Hever Castle 10K Marathon Swim

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Simon Griffiths enjoyed a long swim at one of Britain’s most famous stately homes

The beauty of outdoor swimming is that every swim is different and each throws up its own challenges and rewards. Whether or not you embrace and overcome those challenges determines your enjoyment of the swim. The challenges at Hever Castle included swimming through duckweed and lilies, varying water temperatures and occasional patches of shallow silty water. To me, that made the swim more adventurous, although I can see it wouldn’t be to everyone’s taste. But if you wanted clear water and straight lines, you’d stick to pool swimming, wouldn’t you?

A welcome touch of wildness

Castle Triathlon run a series of triathlon events with links to castles in England, Ireland and France. Recently, they have added swim-only options at these events. For the first time in 2018 they included a 10km marathon swim at their Festival of Endurance at Hever Castle in Kent, which took place in early July.

At this point we should mention that Outdoor Swimmer is a media partner with Castle Triathlon and we have offered suggestions and advice around the creation of events for swimmers. We also receive a commission for entries to events using our discount code.

That said, we only agreed to work with Castle Triathlon because Hever Castle is a unique place to swim. The backdrop, naturally for one of Britain’s most famous stately homes, is amazing. The swim takes place in a man-made lake (dug out by hand more than 100 years ago) and a small stretch of the River Eden, creating a circular course of roughly 2km around an island. The lake is calm and warm, with plenty of space, while the river section is notably cooler and narrow in parts. It’s the river section that gives this swim a welcome touch of wildness.

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With the water temperature over 24 degrees, this was a non-wetsuit swim

A friendly group

The 10km swim kicked off early – at 6:15 in the morning to be precise. This meant the sun was low over the lake and it looked stunning, but it made sighting difficult in places. With the water temperature in excess of 24 degrees, the organiser made this a non-wetsuit swim. There were only 17 of us for the 10km swim (the 1.9 and 3.8km options attracted more), which made for a friendly group. The swim starts just in front of Hever’s Italian loggia, which we also passed on each lap. The organiser provided energy drinks, jelly babies and gels, and also left space for us to leave our own nutrition on the loggia steps. This therefore gave an opportunity to refuel every 2km, which was perfect.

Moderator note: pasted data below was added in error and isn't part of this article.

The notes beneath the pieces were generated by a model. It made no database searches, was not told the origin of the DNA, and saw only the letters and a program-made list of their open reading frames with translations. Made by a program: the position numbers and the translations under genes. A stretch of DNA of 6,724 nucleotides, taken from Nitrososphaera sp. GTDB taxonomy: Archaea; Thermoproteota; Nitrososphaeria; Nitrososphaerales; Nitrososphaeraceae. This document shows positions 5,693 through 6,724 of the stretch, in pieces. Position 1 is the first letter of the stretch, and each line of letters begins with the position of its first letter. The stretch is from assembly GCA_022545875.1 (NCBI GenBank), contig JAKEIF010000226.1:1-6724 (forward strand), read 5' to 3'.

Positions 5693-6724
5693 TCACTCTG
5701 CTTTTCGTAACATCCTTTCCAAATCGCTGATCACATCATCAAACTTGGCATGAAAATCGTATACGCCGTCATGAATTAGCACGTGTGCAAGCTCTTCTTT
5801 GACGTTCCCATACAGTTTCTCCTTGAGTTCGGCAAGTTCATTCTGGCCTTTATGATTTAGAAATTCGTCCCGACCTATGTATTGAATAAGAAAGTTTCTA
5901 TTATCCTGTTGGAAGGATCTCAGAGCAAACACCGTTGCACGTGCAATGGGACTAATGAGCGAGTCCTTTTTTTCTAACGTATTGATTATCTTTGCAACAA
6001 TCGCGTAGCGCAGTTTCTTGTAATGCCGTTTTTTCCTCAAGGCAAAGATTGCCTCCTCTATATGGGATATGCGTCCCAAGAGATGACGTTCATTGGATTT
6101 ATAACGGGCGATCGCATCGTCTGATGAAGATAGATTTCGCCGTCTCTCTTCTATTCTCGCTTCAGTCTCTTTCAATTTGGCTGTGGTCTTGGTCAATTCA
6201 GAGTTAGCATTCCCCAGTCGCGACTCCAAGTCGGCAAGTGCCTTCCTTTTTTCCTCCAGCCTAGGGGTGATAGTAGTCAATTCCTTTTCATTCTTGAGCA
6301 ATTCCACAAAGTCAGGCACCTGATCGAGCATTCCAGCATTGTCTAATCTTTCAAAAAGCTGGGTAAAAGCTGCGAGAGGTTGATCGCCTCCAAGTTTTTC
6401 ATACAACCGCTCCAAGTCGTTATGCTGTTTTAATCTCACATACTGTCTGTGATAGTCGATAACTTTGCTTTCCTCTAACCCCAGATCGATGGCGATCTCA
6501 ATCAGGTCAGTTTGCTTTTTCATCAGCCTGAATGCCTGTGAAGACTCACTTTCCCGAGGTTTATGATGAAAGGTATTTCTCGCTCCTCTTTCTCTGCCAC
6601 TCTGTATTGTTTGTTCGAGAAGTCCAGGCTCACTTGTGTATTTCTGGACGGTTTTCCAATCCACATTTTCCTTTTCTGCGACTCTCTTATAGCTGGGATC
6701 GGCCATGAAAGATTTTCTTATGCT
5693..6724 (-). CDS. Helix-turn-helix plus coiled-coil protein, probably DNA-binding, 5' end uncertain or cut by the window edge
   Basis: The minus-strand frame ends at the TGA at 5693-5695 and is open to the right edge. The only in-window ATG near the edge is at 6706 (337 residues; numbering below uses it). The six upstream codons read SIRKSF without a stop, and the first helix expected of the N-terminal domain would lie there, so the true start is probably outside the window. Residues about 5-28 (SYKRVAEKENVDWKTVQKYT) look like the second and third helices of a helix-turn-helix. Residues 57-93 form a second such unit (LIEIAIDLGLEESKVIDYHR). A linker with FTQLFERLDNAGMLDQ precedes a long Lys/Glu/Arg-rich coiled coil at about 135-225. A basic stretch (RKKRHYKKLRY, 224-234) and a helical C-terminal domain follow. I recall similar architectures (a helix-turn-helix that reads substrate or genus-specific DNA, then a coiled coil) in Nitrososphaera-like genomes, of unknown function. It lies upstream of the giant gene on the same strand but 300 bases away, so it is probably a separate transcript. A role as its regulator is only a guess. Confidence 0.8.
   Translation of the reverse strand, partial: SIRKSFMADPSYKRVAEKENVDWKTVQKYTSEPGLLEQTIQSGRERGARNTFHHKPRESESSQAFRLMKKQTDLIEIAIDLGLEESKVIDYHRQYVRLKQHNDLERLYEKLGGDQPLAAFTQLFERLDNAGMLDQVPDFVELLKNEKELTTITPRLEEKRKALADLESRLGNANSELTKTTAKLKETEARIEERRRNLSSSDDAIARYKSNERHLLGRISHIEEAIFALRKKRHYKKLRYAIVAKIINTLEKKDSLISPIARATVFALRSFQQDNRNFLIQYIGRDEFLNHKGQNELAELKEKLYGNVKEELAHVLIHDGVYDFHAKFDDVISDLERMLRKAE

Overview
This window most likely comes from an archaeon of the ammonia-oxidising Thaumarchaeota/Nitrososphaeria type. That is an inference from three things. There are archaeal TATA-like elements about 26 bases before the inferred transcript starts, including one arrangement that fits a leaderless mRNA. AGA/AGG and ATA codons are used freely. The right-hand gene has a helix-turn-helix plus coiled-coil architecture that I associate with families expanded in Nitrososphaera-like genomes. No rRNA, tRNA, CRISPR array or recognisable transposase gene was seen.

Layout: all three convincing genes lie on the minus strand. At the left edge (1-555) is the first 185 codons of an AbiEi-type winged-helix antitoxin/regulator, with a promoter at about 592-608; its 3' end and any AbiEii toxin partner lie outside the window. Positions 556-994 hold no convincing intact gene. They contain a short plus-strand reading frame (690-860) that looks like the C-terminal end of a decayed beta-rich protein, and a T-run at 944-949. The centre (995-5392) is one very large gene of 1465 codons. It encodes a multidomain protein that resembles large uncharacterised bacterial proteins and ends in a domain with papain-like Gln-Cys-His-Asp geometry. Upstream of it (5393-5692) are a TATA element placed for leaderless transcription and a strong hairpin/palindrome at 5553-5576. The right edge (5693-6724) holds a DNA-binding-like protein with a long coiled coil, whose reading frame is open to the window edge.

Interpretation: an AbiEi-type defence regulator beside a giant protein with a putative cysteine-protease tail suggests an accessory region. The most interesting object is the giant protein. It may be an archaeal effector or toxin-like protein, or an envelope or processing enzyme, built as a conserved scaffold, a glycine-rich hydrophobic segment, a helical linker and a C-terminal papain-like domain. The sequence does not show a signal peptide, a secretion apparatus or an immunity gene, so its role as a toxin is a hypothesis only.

Th e lake is shallow and silty, so visibility is low in the water. Apart from the sun, sighting was easy and navigation straightforward with large buoys every 100m. After a three-quarter loop of the lake you enter the river channel. The best line is to the left to avoid a particularly shallow section and a large patch of lilies. As you pass under a footbridge (a good place for supporters to watch), the channel narrows and can get a little congested with swimmers. Navigation in this section is easy as there is only one way to go. Here, unless overtaking, stick to the middle to avoid overhanging trees and the occasional underwater stump near the edge. You need to sight often because of twists and turns in the channel. As you approach the end of the channel there is a noticeable drop in water temperature and there are a couple of wide patches of duckweed. While the duckweed looks a bit off-putting from above, once you’ve swum through it a few times you find it doesn’t impede your swimming. There is then a sharp bend to the left and another footbridge to pass under before you re-enter the lake and either start another lap or head to the finish.

September swim

This isn’t a swim for setting personal records but it’s definitely an enjoyable way to pass a few hours swimming. Castle Triathlon run two events a year at Hever, with the 10km part of their July event. There is a 5km option in September.

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Fuelling at the Italian loggia


Name: Hever Castle Swim

Water type: man-made lake plus river

Distances: 10km (plus 3.8km and 1.9km options)

Wetsuit policy: British Triathlon guidelines applied.

Water temperature: 24.5 degrees in2018. Usually between 18 and 22 degrees.

Further information: www.castletriathlonseries.co.uk/castle-swim-series/

Cover Web Image

Issue 42 October 2020

  • Q&A with Jaimie Monahan - marathon swimmer and Queen of the Ice
  • Autumn swim adventures around the UK
  • The science behind cold water acclimatisation
  • Reviewed: The Best Open Water Goggles
  • The often deadly history of unsupported marathon swims

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